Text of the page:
Two men saved themselves from being swept away by strong tides in the Cromarty Firth by clinging desperately to the anchor chains of a berthed oil rig.
The pair – an open water swimmer and a friend in a support kayak – had to be rescued by a lifeboat crew who said they were lucky the outcome was not more serious.
The pair set off on Friday evening from the public slipway in Invergordon, but soon got into difficulty in the strong ebbing tidal current.
The swimmer managed to grasp the anchor chain of the 14,460 tonne Well Safe Guardian drilling jack up, which is moored in the firth, and was joined by the kayaker after he abandoned his vessel.
Workers on the rig spotted the pair and raised the alarm. Aberdeen Coastguard alerted the Invergordon lifeboat, stationed just a few hundred yards from the rig, and the Inverness-based search and rescue helicopter Rescue 151.
The lifeboat crew launched its small inflatable daughter XP craft to navigate into the location and pick up the stranded men. They were then brought on board the all-weather lifeboat and taken back to Invergordon’s west harbour, “cold, wet and shocked” but with no medical issues reported.
The helicopter had pinpointed the kayak further up the firth and marked it with a flare for the lifeboat crew who recovered it once the two men were safely ashore.
Michael MacDonald, RNLI volunteer press officer and Invergordon lifeboat crew member, said: “It was flowing fairly quickly and the swimmer got caught in the tidal current and it pushed him along quicker than he anticipated. He tried to swim out of the current but the best swimmer in the world would have struggled with that.”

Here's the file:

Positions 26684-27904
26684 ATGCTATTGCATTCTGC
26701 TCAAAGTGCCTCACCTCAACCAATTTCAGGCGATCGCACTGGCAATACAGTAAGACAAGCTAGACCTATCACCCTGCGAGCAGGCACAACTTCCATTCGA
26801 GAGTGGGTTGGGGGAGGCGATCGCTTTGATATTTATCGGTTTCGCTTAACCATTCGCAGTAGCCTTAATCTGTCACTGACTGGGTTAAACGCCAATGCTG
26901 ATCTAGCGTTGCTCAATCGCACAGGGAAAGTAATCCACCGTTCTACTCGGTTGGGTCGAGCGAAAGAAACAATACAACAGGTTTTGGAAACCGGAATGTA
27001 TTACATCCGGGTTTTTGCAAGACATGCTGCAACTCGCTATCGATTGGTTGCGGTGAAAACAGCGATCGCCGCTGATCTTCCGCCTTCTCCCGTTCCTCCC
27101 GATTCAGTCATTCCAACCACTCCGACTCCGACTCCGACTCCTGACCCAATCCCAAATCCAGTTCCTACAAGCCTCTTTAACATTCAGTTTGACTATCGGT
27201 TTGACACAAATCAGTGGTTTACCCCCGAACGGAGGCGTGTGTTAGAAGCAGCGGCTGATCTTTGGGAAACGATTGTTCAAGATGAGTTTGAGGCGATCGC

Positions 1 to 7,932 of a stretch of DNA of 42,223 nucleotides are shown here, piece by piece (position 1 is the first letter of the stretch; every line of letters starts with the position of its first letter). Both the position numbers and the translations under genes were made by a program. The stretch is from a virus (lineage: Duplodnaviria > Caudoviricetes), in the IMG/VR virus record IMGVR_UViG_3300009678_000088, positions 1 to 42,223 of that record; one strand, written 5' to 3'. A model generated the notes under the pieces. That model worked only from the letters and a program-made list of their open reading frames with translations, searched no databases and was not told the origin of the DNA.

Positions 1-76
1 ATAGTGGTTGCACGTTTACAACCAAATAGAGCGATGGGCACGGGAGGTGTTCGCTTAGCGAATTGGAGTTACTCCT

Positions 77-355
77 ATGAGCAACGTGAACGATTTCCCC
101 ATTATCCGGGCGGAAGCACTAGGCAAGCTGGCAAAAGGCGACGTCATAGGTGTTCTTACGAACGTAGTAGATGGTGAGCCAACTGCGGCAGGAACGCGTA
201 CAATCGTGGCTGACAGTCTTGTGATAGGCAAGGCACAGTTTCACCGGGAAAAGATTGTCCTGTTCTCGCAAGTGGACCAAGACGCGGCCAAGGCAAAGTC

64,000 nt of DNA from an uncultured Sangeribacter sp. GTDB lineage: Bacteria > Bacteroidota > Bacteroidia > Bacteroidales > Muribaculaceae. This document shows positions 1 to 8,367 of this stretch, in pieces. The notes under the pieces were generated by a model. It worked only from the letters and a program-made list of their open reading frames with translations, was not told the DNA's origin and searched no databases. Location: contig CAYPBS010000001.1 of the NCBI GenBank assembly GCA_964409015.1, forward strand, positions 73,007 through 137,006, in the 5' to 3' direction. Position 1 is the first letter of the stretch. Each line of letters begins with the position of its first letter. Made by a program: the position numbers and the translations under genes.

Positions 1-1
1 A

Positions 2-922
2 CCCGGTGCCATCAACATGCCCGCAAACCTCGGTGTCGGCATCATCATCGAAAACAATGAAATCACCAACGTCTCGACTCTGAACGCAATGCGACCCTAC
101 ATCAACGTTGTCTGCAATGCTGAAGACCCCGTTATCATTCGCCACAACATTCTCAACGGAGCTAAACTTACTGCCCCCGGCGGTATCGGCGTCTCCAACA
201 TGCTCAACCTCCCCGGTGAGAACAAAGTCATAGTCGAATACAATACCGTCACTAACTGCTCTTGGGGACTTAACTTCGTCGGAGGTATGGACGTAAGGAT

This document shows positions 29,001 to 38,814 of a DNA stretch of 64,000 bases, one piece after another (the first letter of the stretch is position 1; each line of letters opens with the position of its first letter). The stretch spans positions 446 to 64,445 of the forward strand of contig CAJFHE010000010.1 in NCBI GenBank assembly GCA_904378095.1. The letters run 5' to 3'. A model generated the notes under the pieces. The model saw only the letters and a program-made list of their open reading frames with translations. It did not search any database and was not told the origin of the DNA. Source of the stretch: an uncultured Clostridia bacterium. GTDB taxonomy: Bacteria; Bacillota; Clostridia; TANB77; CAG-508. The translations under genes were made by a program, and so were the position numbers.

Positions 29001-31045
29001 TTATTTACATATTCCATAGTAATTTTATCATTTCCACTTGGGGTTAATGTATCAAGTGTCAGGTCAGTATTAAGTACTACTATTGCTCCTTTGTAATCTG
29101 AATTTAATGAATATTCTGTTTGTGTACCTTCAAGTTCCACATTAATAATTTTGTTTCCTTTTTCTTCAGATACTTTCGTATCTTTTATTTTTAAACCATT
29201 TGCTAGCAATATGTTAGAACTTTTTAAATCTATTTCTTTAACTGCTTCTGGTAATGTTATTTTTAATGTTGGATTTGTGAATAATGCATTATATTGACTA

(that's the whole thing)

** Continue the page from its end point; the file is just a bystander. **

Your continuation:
He said the swimmer and his friend then grabbed the rig anchor chain: “It was very lucky that the rig was there and they managed to hold on to the anchor chain. If they had missed that I shudder to think where they would have ended up.
“With the firth being a fairly busy shipping port, vessels coming in may not have seen them, which is the scary thing
“They were a bit cold, wet and shaken up, but otherwise they were OK. It could have been a lot worse.”
The pair were given advice, including the RNLI’s Respect the Water and Float to Live key messages.
Mr MacDonald said the incident highlighted the need for planning ahead, including checking weather and tide conditions and having a means to communicate if difficulty occurs.